- Brittle is made by cooking sugar and water (caramel ingredients) together until the water evaporates and the sugar caramelizes. This process results in a hard and brittle candy.
- Toffee has a buttery flavor, brittle is pure sugar
- While both toffee and brittle may contain nuts, toffee often incorporates them by mixing them into the candy base, resulting in a more integrated texture. Brittle, however, usually has nuts added by spreading them over the caramelized sugar before it hardens, creating a distinct layer of nutty crunch.
What is the difference between English toffee and regular toffee?
- Origin and Terminology: English toffee is a term that primarily refers to toffee of English origin. The inclusion of "English" in the name is more of a descriptor, indicating its heritage. It doesn't necessarily denote a unique recipe or cooking method. Regular toffee, on the other hand, is a more general term used for toffee made in different regions and can encompass various recipes and styles.
- Ingredients and Flavors: The ingredients used in both English toffee and regular toffee are the same: sugar, butter, and flavorings. However, specific recipes and regional preferences may introduce slight variations in ingredient ratios or additional elements like nuts or chocolate.
- It's worth noting that the distinction between English toffee and regular toffee can vary depending on regional preferences, cultural influences, and individual recipes.
- Use salted butter
- Use a lower temperature (medium heat) for longer time > higher temperature for less time
- Right about 295 is the dividing line between chewy toffee that may stick in your teeth a bit and snappier toffee. I prefer the latter.
- A good candy thermometer is *essential*
- For all the tips and a detailed recipe, consult my podcast guests's Rich Butter Toffee Recipe
Safety Tips When Making Toffee
- Protective Gear: Wear heat-resistant oven mitts or gloves to protect your hands and forearms when handling hot pots, pans, or utensils during the toffee-making process. This will minimize the risk of burns and ensure safe handling of hot ingredients.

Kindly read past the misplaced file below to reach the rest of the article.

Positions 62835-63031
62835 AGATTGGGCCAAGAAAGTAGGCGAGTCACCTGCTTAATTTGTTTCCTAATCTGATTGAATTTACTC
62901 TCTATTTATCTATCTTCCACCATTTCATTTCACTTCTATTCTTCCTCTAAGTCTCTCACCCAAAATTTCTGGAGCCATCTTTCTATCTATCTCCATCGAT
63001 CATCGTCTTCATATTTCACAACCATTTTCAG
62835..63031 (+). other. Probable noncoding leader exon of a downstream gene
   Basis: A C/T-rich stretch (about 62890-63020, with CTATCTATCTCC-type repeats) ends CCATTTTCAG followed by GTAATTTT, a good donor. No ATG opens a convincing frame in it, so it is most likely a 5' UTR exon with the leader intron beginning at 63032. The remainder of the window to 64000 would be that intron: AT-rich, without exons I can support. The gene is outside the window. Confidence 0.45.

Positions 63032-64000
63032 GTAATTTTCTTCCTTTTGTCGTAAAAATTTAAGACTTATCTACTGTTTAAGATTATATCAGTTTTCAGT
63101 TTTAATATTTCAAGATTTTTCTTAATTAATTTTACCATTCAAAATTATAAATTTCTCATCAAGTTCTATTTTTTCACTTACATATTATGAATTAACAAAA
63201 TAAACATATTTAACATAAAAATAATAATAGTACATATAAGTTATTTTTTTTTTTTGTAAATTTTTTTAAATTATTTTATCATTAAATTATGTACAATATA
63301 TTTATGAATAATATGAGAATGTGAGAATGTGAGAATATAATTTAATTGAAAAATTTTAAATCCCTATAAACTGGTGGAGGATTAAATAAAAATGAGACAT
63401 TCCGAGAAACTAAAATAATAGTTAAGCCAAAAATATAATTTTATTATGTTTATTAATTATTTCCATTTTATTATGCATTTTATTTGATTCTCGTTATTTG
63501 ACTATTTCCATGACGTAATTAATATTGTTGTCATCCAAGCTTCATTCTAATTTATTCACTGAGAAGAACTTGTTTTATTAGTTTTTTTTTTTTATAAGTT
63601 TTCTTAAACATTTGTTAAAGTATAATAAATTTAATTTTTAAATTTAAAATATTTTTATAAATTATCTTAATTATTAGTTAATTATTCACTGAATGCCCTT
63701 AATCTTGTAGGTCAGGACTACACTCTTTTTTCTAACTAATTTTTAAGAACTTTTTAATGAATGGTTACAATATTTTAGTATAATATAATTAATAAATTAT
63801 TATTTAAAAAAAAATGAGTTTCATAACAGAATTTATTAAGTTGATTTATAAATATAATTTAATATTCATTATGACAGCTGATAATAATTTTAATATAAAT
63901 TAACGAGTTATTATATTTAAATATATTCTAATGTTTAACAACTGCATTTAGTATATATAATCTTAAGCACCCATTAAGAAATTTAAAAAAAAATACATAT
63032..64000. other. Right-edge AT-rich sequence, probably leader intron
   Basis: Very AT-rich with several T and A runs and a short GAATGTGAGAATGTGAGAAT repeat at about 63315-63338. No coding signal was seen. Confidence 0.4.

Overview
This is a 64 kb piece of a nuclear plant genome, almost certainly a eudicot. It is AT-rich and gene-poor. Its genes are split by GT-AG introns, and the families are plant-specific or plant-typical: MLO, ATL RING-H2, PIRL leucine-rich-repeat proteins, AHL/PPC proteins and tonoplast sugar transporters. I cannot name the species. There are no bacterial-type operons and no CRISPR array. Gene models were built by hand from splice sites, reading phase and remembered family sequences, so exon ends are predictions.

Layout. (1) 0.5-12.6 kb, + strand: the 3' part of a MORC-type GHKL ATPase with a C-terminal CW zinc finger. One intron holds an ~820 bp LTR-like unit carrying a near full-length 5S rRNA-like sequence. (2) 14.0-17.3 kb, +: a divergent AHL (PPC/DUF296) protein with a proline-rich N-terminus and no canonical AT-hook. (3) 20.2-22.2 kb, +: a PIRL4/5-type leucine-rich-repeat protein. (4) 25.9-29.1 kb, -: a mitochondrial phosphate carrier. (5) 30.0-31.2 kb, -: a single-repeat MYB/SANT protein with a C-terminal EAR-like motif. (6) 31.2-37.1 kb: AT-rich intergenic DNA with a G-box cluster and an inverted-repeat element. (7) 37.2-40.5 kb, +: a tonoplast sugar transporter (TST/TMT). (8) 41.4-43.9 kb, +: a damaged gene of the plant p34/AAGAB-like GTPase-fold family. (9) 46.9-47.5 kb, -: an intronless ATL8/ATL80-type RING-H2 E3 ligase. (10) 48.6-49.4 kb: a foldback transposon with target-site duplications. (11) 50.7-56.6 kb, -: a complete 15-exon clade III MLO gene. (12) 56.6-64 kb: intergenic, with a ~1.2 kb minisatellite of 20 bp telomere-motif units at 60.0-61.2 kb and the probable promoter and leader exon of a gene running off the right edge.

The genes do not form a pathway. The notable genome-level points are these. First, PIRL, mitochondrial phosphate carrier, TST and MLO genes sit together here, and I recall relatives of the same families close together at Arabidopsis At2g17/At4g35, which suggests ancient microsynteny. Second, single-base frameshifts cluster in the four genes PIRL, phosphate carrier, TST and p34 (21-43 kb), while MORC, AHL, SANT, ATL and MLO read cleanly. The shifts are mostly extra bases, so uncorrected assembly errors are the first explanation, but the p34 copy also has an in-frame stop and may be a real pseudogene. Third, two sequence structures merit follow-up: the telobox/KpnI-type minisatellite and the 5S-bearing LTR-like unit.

- Never, ever stick your fingers into the candy to taste.
- Similarly, do NOT lick the spoon you use to taste until it is adequately cooled.
- Banish kids and clumsy adults from the kitchen.
- Stay Focused and Avoid Distractions: When working with super high temperatures, it's crucial to maintain focus and minimize distractions in the kitchen. Distractions can lead to accidents or the toffee mixture exceeding its desired temperature, potentially resulting in burning or scorching.
History and Origins of Toffee
- The origins of toffee's creation are not completely agreed upon by food historians. Here's what we do know -
- Toffee became popular in the early 19th century and was enjoyed by people in England and other European countries.
- The word "toffee" was first mentioned in The Oxford English Dictionary in 1825.
- This coincides with this rise of an abundance of cheap sugar as a result of British colonialism in countries rich in sugar cane.
Popular Flavors of Toffee
- Try chocolate-covered toffee! Spread melted chocolate on top for yummy flavors.
- Add vanilla extract to your toffee for a tasty twist.
- Enjoy nutty flavors like pecans or almonds in your toffee for extra crunch.
- Celebrate special occasions with different toffee flavors.
- Get creative and make your own toffee with different ingredients.
- Find 27 Best Toffee Recipees
Is toffee gluten-free?
Yes, no wheat products whatsoever.
Is toffee dairy-free?
Nope, not vegan because it contains butter.
- Store homemade toffee by layering it between sheets of parchment paper to prevent sticking and maintain its shape and texture.